Coming from England, where the highest peak is 918 m, it was a shock to regularly hike to 2000 peaks with my Bavarian friend.
And then I decided to climb Africa’s highest peak, Kilimanjaro.
Obviously I had to raise the stakes while hiking and decided to Try out Germany’s highest mountain – the Zugspitze, on the border with Austria.
It was tough, but I made it alive and I’m here to tell you all about my hiking experience on the Zugspitze.
Related read: Trekking essentials to take with you when trekking
On a warm Saturday morning in May, three friends and I drove to Garmisch-Partenkirchen, the venue for the 1936 Olympic Games. Even today, Alpine World Ski Championships are held regularly in the area.
Art from the 1936 Olympics, the area is best known for its beauty Partnach Gorge, 702 meters long and over 80 meters deep. It’s good that the Reital route hike to the Zugspitze begins here and what a start.
Nothing prepares you for the roaring rush of water that surrounds you as you enter the gorge. It’s dark, damp and wild and at the same time breathtakingly beautiful. When the sun catches the rocks properly, there are perfect rainbows. But hey, we weren’t on a sightseeing tour, we were here for hiking.
Take a look at our winter guide to the Tiroler Zugspitz Arena in Austria.
Forward and up, people.
On the other side of the Partnach Gorge, we found families picnicking by the mountain stream in a mild breeze and sun. A pretty big part of me thought, „Let’s look at this, let’s have a picnic too,” but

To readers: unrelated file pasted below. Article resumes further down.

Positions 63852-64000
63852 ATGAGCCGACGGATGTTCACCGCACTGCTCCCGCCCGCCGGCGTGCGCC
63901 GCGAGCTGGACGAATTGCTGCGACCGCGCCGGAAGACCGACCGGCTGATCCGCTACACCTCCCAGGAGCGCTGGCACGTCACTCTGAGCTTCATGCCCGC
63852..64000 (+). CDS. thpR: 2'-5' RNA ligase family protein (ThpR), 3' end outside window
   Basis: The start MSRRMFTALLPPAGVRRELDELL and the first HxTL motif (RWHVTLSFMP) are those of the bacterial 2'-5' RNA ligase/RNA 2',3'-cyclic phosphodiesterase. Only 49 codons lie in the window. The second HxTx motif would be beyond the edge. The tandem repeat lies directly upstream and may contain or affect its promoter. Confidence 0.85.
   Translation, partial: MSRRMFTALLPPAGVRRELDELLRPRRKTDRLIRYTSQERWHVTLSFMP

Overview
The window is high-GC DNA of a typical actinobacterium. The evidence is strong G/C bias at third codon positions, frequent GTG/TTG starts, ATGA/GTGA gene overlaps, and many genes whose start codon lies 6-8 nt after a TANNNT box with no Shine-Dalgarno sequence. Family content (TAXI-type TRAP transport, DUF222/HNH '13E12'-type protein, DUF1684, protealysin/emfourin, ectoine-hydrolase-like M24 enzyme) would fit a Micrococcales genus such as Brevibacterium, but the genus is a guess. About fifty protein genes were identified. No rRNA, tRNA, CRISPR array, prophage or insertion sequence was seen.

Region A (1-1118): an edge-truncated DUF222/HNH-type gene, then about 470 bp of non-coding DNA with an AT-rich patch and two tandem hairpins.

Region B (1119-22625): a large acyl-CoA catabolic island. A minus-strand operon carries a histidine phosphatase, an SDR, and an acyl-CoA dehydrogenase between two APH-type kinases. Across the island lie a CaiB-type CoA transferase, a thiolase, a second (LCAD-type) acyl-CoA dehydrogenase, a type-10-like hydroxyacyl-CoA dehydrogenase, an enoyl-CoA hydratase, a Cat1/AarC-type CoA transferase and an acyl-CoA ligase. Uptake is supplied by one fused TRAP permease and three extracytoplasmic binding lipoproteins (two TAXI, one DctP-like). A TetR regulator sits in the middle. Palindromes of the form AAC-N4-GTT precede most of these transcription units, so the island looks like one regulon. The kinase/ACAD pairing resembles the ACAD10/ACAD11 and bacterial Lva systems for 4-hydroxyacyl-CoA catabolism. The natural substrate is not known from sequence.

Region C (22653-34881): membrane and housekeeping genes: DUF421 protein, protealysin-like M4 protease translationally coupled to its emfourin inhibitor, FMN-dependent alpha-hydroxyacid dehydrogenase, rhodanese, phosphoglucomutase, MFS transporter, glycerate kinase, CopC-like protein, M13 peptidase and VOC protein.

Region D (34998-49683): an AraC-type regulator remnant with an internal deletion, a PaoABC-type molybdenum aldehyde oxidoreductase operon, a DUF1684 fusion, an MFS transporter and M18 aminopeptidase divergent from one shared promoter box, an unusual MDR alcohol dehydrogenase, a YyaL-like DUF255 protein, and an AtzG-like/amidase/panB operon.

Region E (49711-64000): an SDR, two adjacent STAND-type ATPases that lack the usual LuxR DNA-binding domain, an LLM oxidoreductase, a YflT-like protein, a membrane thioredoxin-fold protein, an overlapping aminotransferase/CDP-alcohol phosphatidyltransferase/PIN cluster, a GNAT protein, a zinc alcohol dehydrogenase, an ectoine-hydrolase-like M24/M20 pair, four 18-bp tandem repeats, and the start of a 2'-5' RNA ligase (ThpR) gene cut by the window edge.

a) I only had energy bars with me and
b) I really wanted to reach the highest point in Germany before my Kilimanjaro trip.
We had six hours left to hike and I can honestly say it was that most breathtaking landscape that I have ever experienced.
I had hiked a lot in the German and Austrian Alps before hiking the Zugspitze, but the fantastic weather combined with the blooming spring flowers and (surprisingly) rolling hills made the experience very enjoyable. As the afternoon drew to a close, we reached the Reintalangerhütte, our place to stay for the night.
A quick beer before sunset filled our energy and we played cards until dinner – when I ate a huge serving of roast pork. And then there were more cards and hot chocolate right into bed.
In Germany, the dormitories are not separated by beds. Oh no, it comes with a huge mattress that can sleep up to twenty people. Of course there was a snorer in our dormitory, and I barely got an hour’s sleep.
The second day of the Zugspitze hike
I was grumpy at breakfast, but it was so hearty and filling that it perked me up quickly. Besides, the sun was still shining. As we continued to climb, we were told to be careful as there was still quite a bit of snow on the ground. Day two should be a lot harder, I noticed that after half an hour, than yesterday’s “rolling slopes” turned into steep, powder-covered cliffs.
At eleven we had a soup and a wheat beer.
It was cold and we had hiked over a lot of snow. We played with a couple of Jack Russells for a while and then decided to keep going – we wanted to take the last train down the mountain at 4pm and had to get to the top in time.
Here everyone began to fight – the group split up.
The snow was deep and I was grateful that I was wearing gaiters. The summit was in sight for a long time. It was frustrating, the effort of hiking through the deep snow meant I couldn’t get there quickly.
I was finally there. I could have cried, I was devastated.
I kind of cut my foot, my hands were blistered from my walking sticks, and I needed a plate of chips.
Germany’s highest peak – Tick.
Find out more about the Zugspitze hike Here.